of the employee[']s shift. Any variations from either of
these requirements are subject to the employee's request
and approval of the clinical manager which shall not be
unreasonably withheld. To assist the manager in making
her/his reasonable determination, a conversation shall take
place in which the employee's and patient[']s needs
will be discussed." Id. § 4.1(C).
• A management rights clause, giving Baystate management
"the recognized reserved right" "to schedule
and assign work to employees; to determine the means,
methods, processes, materials and schedules of operations; .
. . to establish standards and to maintain the efficiency of
employees; [and] to establish and require employees to
observe [Baystate's] rules and regulations."
Id. § 16.1.
• A grievance and arbitration provision allowing that
"[g]rievances may be filed by a nurse, a group of
nurses, the Unit Representative or Massachusetts Nurses
Association." The provision requires that grievances
first be submitted to an immediate supervisor, then, if not
resolved, escalated to the President of Baystate, and, if
still not resolved, grievances "shall be submitted to
arbitration in accordance with the voluntary rules of the
American Arbitration Association. The decision of the
Arbitrator shall be final and binding upon the
employees[.]" Id. The term
"grievances" is not defined in the agreement.
brought suit in Hampden County Superior Court, claiming that
the volume of work required them to work before and after
their scheduled shifts and they were not paid for that time.
In seeking wages owed and other relief under the Weekly Wage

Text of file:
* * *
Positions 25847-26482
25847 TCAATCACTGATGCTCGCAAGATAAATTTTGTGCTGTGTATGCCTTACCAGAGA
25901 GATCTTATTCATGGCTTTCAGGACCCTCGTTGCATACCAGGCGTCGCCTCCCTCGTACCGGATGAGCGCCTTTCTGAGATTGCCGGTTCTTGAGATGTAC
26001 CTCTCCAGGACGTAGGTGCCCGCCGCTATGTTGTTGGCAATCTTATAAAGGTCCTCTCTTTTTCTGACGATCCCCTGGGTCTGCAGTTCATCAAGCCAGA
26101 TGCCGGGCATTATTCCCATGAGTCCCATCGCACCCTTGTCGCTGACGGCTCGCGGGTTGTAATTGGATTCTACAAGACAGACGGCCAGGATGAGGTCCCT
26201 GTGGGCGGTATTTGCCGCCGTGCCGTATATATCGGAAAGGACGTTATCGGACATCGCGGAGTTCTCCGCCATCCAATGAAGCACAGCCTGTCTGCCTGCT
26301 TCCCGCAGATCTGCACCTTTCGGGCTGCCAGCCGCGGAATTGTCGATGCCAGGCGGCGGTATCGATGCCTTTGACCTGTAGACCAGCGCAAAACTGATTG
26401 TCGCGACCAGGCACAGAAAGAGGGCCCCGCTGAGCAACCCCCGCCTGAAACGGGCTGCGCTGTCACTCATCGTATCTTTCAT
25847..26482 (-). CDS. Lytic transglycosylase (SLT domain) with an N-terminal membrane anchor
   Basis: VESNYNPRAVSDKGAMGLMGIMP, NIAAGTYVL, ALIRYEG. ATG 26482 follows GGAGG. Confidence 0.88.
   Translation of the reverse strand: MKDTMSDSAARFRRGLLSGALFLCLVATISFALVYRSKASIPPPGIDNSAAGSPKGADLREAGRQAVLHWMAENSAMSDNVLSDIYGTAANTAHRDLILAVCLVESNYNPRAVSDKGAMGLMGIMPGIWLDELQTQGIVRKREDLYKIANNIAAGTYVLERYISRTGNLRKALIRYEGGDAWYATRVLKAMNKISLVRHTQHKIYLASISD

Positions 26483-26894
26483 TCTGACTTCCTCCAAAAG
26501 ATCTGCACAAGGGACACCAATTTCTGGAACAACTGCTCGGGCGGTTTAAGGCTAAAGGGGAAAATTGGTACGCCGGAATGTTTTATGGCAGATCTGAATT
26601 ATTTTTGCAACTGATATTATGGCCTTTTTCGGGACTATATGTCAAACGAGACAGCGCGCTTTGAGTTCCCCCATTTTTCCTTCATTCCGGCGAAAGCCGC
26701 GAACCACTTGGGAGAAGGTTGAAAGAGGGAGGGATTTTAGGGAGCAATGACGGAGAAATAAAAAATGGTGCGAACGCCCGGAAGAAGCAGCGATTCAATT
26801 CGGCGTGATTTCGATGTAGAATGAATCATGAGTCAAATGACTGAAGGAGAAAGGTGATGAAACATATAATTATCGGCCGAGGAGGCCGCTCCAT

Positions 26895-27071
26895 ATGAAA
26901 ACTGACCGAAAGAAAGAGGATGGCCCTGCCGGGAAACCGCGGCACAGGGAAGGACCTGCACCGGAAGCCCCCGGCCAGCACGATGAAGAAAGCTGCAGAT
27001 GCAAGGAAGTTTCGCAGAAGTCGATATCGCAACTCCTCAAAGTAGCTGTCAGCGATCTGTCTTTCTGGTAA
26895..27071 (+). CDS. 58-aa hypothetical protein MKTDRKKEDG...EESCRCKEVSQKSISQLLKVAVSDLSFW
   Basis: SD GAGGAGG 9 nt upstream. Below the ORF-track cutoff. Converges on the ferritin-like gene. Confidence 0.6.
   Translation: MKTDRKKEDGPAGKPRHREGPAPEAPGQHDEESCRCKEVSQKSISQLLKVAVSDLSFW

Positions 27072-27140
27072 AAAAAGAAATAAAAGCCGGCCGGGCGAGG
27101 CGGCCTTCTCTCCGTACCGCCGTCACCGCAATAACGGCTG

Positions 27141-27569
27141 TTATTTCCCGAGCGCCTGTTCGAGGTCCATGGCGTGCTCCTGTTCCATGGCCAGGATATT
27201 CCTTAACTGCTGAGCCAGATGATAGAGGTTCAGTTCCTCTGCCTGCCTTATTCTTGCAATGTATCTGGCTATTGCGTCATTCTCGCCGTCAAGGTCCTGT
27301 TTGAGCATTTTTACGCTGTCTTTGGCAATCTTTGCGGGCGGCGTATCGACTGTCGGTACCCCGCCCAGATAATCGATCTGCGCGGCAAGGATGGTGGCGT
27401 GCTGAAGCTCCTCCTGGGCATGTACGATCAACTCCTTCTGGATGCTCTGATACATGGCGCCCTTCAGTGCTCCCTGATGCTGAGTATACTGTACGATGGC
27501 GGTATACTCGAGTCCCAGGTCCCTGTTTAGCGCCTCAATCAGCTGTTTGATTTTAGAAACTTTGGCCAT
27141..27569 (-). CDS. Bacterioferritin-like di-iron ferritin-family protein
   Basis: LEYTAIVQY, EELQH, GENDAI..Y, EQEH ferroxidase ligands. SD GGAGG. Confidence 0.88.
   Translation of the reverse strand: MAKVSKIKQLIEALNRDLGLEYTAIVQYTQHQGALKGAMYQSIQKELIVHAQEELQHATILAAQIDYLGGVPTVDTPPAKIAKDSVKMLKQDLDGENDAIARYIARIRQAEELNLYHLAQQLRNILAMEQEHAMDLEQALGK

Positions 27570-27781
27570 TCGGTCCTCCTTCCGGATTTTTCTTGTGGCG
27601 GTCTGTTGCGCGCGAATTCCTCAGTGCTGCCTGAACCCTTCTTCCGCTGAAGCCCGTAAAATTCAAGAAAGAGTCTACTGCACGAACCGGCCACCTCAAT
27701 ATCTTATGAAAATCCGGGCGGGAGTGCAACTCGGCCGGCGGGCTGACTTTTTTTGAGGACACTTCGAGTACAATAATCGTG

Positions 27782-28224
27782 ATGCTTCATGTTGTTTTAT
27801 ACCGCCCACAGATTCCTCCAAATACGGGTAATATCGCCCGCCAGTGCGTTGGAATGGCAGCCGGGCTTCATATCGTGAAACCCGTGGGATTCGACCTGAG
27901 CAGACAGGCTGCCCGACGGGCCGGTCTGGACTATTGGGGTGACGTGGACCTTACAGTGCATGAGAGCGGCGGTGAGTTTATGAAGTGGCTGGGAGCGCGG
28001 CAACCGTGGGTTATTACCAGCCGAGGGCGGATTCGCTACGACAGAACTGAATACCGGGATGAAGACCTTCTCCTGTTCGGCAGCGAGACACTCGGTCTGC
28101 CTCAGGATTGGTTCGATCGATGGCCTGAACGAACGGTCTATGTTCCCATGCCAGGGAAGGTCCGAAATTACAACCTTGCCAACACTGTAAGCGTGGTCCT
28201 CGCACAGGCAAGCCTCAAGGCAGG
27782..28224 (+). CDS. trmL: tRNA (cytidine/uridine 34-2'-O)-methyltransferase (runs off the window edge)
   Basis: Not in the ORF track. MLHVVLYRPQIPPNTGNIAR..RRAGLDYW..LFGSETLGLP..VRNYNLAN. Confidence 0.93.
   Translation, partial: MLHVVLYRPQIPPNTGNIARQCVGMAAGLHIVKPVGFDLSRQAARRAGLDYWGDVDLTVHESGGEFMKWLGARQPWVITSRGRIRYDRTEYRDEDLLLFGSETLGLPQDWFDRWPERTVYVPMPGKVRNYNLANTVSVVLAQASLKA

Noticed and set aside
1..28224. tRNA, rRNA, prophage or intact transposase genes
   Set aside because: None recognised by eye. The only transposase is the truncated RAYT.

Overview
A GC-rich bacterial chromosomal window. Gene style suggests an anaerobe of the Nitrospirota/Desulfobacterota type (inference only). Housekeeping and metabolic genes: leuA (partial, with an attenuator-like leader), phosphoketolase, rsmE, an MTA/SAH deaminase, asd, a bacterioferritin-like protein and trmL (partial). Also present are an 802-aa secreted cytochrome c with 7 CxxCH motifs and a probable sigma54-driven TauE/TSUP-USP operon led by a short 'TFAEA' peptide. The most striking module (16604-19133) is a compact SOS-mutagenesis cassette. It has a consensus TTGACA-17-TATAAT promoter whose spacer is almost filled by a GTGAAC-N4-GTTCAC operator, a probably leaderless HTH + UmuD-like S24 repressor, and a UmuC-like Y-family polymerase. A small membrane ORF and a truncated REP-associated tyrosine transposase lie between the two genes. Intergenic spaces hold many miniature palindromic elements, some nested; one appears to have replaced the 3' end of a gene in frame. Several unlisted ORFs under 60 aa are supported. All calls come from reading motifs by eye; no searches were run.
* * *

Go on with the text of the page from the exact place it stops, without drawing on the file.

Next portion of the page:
Act, Mass. Gen. Laws ch. 149, § 148, and the Overtime
Act, Mass. Gen. Laws ch. 151, § 1B, they sue for
themselves and on behalf of a broad putative class: "all
others similarly situated, namely all other individuals who
are, and who have been, employed as nurses by Defendants who
have not received all wages and overtime payments due to
them." Compl. ¶ 10.
alleged the following facts in their complaint, which we
accept as true:
• "In their employment with Baystate, visiting
nurses such as the named plaintiffs have been paid an hourly
wage (ranging from approximately $28 to $38 per hour)."
Id. at ¶ 13.
• "Due to the volume of work assigned to them, the
nurses are regularly required to work outside of their
regularly scheduled shifts." Id. at ¶ 15.
• "This unpaid work has included preparatory work
before they have visited a patient and follow-up work after
they have visited a patient." Id. at ¶ 16.
• "As a result, the nurses often do not receive
overtime payments to which they are entitled."
Id. at ¶ 17.
• "This unpaid work frequently consists of computer
work in preparation for a visit with a patient, and computer
work following up after a visit. Thus, much of this unpaid
work is completed by the nurses while they are logged onto
the Baystate computer system. Defendants are therefore aware
of the work performed by the nurses outside of their
regularly scheduled shifts for which they are not
compensated." Id. at ¶ 18.
do not allege that any of the nurses informed Baystate about
this additional unpaid work, or that they followed the